Umar bin Al-Khattab, his care would not only reach the men and women and children of the ummah, but he would also care for the animals that were living within his territory.
Umar bin Al-Khattab, he was seen beating up a camel Sheppard and he told him "Why are you carrying on your camels a load that is too heavy to carry for them?" Why are you breaking the back of the camels?, and he was disciplining the owner because of that.
When Al-Ah'naf bin Qais and his people reached to Madina, Umar bin Al-Khattab went with them to their campground, and he was inspecting them, and he took a glance at the camels and told Al-Ah'naf "Aren't you gonna have taqwa of Allah when it comes to your animals", aren't you gonna reduce the loads of them - on them, aren't you gonna let them eat? This was a delegation that is coming to Umar bin Al-Khattab maybe to discuss important matters regarding the political status of the ummah and the military state, and Umar bin Al-Khattab is talkin about their camels.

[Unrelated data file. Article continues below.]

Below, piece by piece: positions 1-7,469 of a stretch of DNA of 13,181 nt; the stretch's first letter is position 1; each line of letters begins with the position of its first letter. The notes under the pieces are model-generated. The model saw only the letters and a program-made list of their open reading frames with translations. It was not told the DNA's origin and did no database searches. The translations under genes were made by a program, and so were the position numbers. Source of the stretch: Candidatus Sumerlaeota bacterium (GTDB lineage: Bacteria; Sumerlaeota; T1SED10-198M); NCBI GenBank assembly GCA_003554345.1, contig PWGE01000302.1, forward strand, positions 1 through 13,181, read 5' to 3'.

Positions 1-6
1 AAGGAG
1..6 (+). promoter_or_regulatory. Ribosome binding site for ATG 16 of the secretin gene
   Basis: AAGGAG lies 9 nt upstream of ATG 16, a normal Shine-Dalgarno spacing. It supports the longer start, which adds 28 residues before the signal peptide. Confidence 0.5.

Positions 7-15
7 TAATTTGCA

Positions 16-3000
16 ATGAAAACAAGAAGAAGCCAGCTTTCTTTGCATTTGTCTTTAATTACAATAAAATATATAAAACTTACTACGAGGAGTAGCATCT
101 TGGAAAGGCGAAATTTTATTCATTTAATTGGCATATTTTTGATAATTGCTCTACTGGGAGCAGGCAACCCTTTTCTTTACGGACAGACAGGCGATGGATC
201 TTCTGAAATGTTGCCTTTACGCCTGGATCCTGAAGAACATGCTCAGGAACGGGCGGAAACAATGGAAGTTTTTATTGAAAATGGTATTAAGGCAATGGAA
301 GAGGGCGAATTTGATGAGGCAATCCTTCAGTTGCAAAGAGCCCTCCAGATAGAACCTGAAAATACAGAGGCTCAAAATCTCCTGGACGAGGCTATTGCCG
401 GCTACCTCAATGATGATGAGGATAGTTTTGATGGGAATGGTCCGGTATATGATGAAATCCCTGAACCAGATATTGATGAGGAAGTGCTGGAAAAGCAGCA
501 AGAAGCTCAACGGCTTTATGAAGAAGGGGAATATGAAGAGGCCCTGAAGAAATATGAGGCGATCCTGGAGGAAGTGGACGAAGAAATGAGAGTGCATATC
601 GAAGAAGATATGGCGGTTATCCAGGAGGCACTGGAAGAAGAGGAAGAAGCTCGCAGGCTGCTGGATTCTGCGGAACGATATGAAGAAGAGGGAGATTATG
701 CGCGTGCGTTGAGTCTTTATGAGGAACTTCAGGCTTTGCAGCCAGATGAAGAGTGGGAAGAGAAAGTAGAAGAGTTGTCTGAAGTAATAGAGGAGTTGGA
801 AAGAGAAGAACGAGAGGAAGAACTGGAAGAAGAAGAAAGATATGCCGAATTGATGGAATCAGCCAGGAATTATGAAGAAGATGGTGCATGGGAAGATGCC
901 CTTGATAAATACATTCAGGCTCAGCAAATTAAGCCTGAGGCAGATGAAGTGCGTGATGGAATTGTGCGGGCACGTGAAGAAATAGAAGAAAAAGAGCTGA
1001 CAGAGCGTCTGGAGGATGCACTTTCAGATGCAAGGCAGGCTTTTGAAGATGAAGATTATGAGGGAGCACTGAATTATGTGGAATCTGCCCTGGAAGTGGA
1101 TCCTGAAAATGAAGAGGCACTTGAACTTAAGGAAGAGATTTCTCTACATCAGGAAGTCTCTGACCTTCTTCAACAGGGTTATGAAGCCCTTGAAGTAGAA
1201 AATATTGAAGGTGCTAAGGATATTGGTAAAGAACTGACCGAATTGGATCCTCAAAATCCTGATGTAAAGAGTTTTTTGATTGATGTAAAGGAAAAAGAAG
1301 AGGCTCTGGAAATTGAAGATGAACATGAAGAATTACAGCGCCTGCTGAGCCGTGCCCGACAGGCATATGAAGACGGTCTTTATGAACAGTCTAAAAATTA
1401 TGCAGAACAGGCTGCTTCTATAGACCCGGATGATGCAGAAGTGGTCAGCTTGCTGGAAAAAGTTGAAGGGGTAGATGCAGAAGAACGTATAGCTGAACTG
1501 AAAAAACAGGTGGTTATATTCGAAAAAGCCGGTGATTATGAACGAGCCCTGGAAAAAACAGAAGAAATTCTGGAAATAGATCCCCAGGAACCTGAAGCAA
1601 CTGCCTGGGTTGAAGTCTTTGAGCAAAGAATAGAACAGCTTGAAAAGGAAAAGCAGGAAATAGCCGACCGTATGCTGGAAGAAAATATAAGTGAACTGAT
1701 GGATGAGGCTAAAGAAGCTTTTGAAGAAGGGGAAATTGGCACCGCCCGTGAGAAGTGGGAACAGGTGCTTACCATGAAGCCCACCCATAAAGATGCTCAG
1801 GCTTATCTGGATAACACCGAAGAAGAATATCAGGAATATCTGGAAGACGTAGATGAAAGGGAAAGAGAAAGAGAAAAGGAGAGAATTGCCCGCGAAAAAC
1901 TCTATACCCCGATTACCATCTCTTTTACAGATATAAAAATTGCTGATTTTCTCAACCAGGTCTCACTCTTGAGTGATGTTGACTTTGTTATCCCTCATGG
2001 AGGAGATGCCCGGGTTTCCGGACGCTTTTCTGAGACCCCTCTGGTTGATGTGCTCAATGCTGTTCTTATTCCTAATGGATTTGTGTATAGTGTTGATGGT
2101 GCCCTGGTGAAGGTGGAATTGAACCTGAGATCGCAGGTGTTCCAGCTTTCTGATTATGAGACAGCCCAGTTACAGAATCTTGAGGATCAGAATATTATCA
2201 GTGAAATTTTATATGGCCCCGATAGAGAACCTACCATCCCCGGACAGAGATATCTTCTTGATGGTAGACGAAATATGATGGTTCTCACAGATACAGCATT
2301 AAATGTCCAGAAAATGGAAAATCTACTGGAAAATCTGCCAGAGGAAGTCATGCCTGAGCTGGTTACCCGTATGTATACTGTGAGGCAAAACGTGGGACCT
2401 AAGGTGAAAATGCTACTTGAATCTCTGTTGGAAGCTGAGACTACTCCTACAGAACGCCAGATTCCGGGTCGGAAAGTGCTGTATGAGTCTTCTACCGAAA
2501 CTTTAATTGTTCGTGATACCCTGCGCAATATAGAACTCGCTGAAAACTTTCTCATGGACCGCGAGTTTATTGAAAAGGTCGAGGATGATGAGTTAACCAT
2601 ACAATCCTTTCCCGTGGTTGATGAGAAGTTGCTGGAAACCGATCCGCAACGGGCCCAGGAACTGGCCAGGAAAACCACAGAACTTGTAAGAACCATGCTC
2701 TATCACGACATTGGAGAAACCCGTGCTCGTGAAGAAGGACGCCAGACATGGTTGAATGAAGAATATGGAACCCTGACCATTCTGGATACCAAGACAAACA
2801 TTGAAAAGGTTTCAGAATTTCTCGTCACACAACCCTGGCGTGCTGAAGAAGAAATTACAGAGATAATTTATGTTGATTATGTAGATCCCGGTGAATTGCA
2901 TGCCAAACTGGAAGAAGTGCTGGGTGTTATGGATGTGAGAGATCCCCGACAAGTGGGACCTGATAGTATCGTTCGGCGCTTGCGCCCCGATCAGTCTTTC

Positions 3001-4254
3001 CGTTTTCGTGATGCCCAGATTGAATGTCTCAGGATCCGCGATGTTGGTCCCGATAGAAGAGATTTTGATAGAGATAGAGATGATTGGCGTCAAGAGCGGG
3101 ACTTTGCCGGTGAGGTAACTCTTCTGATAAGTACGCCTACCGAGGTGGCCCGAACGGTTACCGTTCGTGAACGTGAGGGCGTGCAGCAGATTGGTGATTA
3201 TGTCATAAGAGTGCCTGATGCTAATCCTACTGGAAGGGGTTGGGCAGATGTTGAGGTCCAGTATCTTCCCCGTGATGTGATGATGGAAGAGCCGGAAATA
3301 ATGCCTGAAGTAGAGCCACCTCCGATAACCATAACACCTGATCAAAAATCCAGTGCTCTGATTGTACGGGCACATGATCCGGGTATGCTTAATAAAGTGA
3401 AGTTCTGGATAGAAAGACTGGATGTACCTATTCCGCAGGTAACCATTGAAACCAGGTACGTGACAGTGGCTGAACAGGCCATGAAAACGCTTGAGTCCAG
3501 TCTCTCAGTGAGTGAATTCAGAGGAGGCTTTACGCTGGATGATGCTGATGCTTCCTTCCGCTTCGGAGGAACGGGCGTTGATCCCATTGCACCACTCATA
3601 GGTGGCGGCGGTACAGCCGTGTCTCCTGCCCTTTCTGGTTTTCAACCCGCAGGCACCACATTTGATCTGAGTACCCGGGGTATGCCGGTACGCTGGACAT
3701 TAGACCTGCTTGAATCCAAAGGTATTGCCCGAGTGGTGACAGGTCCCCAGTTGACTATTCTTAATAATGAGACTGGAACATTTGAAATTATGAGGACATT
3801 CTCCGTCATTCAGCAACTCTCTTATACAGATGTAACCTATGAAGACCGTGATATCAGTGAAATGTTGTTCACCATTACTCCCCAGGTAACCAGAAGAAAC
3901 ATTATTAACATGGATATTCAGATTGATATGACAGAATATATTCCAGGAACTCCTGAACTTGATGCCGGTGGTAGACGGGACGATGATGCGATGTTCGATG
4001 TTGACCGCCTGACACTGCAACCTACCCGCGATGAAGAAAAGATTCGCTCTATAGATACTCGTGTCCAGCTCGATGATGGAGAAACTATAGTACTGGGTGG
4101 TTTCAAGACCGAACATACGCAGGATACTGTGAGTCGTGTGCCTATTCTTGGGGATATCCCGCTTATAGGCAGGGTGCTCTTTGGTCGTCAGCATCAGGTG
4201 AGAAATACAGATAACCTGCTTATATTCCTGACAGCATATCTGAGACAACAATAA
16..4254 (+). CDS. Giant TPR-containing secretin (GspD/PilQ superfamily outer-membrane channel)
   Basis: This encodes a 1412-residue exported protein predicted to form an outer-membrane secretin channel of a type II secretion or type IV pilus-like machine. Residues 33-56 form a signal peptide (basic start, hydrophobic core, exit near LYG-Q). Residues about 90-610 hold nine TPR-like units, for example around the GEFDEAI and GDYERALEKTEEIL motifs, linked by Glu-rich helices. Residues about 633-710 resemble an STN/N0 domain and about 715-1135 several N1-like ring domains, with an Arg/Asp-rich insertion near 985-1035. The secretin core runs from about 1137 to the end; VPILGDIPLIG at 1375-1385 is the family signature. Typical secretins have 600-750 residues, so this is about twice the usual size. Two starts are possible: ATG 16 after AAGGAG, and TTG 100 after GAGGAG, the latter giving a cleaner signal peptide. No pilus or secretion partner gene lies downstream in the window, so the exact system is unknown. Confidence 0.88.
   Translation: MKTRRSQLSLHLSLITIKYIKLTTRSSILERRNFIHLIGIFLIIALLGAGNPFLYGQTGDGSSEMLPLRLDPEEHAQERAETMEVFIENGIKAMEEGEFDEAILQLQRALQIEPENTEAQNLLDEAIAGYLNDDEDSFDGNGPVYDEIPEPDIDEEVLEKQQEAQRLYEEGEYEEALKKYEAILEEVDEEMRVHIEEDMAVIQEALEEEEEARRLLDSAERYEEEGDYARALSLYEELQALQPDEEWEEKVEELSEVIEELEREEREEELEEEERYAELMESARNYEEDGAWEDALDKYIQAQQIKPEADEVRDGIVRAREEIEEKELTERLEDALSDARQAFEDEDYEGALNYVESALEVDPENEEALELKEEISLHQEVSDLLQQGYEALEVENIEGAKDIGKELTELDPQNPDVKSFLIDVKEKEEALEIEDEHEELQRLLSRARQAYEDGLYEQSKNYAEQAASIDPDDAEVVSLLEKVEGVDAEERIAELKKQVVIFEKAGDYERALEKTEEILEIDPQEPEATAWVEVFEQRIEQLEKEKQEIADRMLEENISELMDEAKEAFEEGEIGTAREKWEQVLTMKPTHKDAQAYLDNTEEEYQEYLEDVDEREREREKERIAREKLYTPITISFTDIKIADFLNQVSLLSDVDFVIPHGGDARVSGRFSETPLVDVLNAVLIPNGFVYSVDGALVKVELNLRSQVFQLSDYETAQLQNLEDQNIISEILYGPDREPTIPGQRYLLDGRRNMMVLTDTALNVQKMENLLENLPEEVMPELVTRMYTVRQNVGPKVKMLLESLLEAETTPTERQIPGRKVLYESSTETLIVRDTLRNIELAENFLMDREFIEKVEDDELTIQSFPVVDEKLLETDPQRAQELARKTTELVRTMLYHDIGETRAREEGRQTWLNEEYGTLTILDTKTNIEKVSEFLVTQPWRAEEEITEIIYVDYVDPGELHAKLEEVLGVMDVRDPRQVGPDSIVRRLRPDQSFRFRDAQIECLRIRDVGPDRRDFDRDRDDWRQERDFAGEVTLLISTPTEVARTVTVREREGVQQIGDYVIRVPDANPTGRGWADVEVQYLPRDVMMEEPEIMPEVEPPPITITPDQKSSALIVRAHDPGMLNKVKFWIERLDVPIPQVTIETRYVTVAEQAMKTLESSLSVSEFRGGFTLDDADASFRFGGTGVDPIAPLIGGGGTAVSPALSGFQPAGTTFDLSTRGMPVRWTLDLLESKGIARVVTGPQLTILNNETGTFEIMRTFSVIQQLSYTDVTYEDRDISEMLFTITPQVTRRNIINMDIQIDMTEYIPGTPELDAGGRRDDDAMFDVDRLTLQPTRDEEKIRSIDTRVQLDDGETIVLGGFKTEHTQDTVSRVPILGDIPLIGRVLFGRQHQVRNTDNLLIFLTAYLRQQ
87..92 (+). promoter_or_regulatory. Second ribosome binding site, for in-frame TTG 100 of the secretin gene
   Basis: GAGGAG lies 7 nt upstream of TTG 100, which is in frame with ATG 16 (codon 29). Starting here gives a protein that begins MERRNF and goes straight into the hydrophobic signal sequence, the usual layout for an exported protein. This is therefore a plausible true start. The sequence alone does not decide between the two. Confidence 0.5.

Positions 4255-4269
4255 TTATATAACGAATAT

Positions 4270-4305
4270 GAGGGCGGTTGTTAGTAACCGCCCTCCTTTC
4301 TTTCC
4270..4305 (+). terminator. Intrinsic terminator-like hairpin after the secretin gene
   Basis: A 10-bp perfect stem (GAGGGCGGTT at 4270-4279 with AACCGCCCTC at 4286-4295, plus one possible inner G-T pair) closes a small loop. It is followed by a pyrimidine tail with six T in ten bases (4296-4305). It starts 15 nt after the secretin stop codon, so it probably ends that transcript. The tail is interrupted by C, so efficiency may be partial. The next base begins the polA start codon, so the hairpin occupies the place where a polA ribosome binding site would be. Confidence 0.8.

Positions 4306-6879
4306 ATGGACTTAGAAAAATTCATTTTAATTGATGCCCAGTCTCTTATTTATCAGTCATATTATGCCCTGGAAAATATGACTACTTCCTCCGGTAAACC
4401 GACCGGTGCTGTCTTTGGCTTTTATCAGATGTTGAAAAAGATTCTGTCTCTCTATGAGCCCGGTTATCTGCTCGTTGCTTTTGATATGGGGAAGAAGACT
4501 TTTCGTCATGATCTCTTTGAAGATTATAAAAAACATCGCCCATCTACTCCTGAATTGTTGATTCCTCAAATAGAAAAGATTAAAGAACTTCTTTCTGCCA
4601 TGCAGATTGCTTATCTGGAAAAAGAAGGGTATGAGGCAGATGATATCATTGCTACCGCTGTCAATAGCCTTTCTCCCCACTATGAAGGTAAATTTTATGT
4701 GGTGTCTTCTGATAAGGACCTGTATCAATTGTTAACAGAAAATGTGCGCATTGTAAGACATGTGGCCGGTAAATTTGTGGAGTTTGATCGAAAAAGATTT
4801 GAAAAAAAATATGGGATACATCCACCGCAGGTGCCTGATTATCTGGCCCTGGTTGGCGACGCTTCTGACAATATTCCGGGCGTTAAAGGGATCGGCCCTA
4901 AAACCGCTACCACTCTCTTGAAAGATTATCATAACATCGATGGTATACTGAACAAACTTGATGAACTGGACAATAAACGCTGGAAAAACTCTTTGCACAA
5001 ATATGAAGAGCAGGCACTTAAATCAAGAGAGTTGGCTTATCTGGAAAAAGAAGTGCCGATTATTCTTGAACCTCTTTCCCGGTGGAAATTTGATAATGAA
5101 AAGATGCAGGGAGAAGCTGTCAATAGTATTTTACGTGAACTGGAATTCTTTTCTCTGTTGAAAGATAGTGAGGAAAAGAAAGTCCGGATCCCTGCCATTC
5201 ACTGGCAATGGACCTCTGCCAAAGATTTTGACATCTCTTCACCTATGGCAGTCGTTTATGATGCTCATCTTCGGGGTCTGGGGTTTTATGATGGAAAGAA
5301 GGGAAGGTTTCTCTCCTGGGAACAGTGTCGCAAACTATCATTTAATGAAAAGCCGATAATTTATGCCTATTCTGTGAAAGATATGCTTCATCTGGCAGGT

One day Umar bin Al-Khattab wanted to eat fresh fish. They would get dry fish in Madina, but he wanted fresh fish. He felt like having some fresh fish. He mentions that to his servant. His servant travels to get him some, it was a two day journey going, two day journey coming back. And he brought some fish for Umar bin Al-Khattab.
Umar bin Al-Khattab saw him when he came in after 2 days travel. The servant came off the camel, and then started wiping the sweat off his camel. Umar bin Al-Khattab said "I have tortured an animal to satisfy my desire, wallahi I'm not gonna have anything of this to eat." He said I have tortured this camel, it's sweating, it's tired, exhausted, why?- to satisfy my desire. And he refused to have that fish, subhan'Allah.
He was once seen inspecting a camel, it was ill, so Umar bin Al-Khattab had his hand on the back of the camel and he was looking and it, and he said "I am afraid I will be asked about you on the Day of Judgment." So the care of the khalifa extended not only to the citizens of the khilafa, but also the animals living therein. And look at how we're living today, maybe it's better to be a camel in the time of Umar than to be a human today.
Transcribed from: UMAR: HIS LIFE AND TIMES - Imam Anwar Al-Awlaki